21st Century Clouds With 20th Century Support


Cloud computing has socially engineered us to think in terms of consumption based pricing. Whether we are provisioning a terabyte of storage or a virtual core of compute, we expect to pay for only what we use. Unfortunately, this distinctly 21st century thinking has not translated into the support services offered by most clouds today. Providers such as Amazon and IBM price their services based on the classic software maintenance model of the 1980s, resulting in customers paying more for less in cloud support.

How Cloud Pricing Works

To review what is wrong with cloud support, we’ll use Amazon as an example, since it is both readily recognized as one of the highest quality providers of IaaS services and is a pioneer in consumption based pricing. Amazon offers a typical tiered support model, with four tiers (Bronze, Silver, Gold, Platinum). At the high end (Platinum), you pay the greater of $15K per month or 10% of your monthly bill for phone support and 15 minute responsiveness; at the low end (Bronze) you pay a flat fee of $49 for access to community forums.

So if you are an Amazon customer who spends $100K per year on AWS infrastructure and need one hour phone support, you will pay an additional $10K per year for Gold support. Premium support - which comes with 15 minute response time and architectural support - would cost you an additional $180K per year.

There are essentially two problems with this approach to cloud support:

#1: Not My Issue

The classic software maintenance model was created before SaaS and MRR, and represented a way for software providers to drive recurring revenue. The typical model resulted in customers being charged 20% on average annually for a provider to support the software. The issue with applying this model to cloud support is that there is no custom installation of software for a customer, so the likelihood of the support being specific to the customers’ specific use is substantially lessened.

To prove the point, I did an analysis of one year of support issues across a series of AWS accounts for which I am responsible, and found that 80% of all issues were caused by failure or performance problems with the underlying APIs.  The breakdown was as follows:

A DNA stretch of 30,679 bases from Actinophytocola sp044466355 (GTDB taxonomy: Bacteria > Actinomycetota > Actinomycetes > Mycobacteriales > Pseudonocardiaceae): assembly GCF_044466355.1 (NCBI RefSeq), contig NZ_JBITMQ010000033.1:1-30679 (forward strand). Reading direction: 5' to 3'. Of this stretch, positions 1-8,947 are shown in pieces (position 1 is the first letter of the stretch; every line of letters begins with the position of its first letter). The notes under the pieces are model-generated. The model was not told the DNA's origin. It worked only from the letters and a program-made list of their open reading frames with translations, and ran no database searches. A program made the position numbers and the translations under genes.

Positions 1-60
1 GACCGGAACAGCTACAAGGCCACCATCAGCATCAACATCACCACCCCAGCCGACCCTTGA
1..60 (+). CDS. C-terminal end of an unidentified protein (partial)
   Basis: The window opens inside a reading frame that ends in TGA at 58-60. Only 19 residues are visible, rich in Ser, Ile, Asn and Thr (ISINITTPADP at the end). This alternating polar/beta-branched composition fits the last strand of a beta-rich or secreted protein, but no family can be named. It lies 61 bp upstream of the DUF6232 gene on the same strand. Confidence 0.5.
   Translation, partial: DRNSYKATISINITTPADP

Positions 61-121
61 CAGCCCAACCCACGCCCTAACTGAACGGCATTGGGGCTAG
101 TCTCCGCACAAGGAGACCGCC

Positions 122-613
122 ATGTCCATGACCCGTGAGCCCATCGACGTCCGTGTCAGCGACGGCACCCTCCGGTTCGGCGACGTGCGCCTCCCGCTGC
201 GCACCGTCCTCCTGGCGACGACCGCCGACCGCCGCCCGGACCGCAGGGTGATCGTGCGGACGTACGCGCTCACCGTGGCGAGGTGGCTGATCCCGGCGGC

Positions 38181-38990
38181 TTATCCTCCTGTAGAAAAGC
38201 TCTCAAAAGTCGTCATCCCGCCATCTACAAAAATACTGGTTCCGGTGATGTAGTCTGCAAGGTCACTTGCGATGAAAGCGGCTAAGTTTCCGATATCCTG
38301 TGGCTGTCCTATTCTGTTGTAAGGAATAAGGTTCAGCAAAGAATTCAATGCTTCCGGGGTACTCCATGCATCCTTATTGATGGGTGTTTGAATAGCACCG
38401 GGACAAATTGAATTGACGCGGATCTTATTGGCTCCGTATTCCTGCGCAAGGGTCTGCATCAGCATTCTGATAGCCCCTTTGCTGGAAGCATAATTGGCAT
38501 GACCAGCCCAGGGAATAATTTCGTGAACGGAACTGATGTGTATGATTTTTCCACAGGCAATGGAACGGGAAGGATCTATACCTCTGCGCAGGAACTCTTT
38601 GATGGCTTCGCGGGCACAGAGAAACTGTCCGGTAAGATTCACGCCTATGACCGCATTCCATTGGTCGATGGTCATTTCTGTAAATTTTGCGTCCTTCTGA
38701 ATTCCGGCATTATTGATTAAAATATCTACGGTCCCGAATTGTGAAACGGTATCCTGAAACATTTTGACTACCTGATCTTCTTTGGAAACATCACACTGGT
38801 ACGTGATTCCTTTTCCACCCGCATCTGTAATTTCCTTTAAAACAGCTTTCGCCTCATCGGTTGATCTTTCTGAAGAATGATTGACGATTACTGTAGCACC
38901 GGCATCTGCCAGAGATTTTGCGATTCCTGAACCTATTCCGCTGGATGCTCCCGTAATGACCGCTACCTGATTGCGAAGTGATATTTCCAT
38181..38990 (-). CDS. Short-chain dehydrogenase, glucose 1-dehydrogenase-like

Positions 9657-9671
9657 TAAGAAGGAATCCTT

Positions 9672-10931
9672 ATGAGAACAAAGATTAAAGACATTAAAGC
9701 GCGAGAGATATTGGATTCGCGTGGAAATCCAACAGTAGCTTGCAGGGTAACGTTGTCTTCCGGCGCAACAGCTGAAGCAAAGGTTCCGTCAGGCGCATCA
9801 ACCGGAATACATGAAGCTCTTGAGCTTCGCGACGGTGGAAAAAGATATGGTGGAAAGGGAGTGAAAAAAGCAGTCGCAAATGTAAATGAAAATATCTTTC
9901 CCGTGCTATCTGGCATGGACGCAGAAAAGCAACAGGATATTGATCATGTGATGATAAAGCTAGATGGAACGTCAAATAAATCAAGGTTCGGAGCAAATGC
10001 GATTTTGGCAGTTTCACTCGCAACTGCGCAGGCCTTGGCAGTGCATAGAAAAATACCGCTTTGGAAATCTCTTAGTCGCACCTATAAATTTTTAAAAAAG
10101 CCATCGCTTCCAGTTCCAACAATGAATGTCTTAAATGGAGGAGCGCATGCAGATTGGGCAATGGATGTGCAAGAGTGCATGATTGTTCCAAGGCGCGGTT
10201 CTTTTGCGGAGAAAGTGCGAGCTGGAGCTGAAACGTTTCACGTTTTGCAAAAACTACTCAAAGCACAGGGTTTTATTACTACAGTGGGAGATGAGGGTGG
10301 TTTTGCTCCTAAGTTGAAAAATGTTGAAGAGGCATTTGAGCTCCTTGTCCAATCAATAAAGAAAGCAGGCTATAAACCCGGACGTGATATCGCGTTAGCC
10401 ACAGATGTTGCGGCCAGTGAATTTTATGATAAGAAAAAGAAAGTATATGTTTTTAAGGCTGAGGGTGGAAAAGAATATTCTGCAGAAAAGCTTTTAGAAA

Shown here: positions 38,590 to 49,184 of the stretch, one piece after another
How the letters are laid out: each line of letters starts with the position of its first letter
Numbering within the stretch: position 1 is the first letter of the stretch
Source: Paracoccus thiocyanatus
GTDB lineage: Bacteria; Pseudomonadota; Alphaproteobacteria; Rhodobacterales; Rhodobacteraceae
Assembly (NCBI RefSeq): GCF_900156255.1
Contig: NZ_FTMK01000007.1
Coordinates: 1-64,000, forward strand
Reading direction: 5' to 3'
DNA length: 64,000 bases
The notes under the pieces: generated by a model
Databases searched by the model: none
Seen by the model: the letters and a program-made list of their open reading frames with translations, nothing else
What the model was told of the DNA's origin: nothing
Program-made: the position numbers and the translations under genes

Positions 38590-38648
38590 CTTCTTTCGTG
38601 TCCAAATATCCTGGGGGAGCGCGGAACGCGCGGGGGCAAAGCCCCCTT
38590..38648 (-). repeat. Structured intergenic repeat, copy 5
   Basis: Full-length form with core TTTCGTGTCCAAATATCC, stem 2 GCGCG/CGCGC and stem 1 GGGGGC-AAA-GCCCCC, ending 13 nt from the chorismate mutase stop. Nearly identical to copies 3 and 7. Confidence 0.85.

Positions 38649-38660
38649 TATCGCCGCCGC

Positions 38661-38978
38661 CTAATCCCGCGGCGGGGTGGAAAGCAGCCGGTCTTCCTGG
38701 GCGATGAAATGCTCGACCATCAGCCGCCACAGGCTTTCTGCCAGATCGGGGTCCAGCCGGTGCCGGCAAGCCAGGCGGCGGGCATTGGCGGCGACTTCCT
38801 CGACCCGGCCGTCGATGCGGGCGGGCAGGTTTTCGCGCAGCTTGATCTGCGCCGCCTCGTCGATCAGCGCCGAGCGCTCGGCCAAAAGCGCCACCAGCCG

• 38% of issues were related to the provisioning and deprovisioning of infrastructure (e.g. API call to delete instance becoming stuck)
  • 21% of issues were related to reboot API requests either failing or taking an unexpectedly long time
  • 21% of issues were related to performance issues with the network or storage infrastructure
    Amazon offers a world class cloud with highly reliable infrastructure. But when my team opens a support issue, it is almost always not related to our application. The reason is simple: the interface between a cloud provider and a customer is limited to a well-defined API. The cloud provider does not support what you do with the infrastructure you provision with the API, and you do not have direct visibility into the health and performance of the infrastructure behind the API. So in effect, your support costs are paying for the privilege of asking what is happening on the other side of the API requests.

#2: Proportional Costs

The second issue with the pricing of cloud support it that it is priced proportional to your monthly costs. This actually made sense with software licensing, where the complexity of supporting an installation was directly proportional to its scope and thus cost. But as mentioned previously, the cloud provider is not actually supporting your specific use of their infrastructure, but rather the availability, performance and security of their infrastructure.

So if we exempt support issues related to failed or non-performing API calls, is a user with 100 instances likely to open 10 times the number of support issues as a customer with 10 instances? Is a customer with a 1000 instances likely to open 100 times the number of support issues as a customer with 10 instances? It is much more likely the frequency of support issues is related to the experience of the customer and quality of the cloud infrastructure.

Solution: Consumption-Based Pricing

The time has come for a cloud provider to innovate in the pricing for support. We need support services that are priced per incident, with different tiers to allow customers to pay more for either accelerated or consultative services (e.g. architecture consulting). In the meantime, I recommend customers carefully review their support needs and the available options to ensure they are getting the best value for their money.

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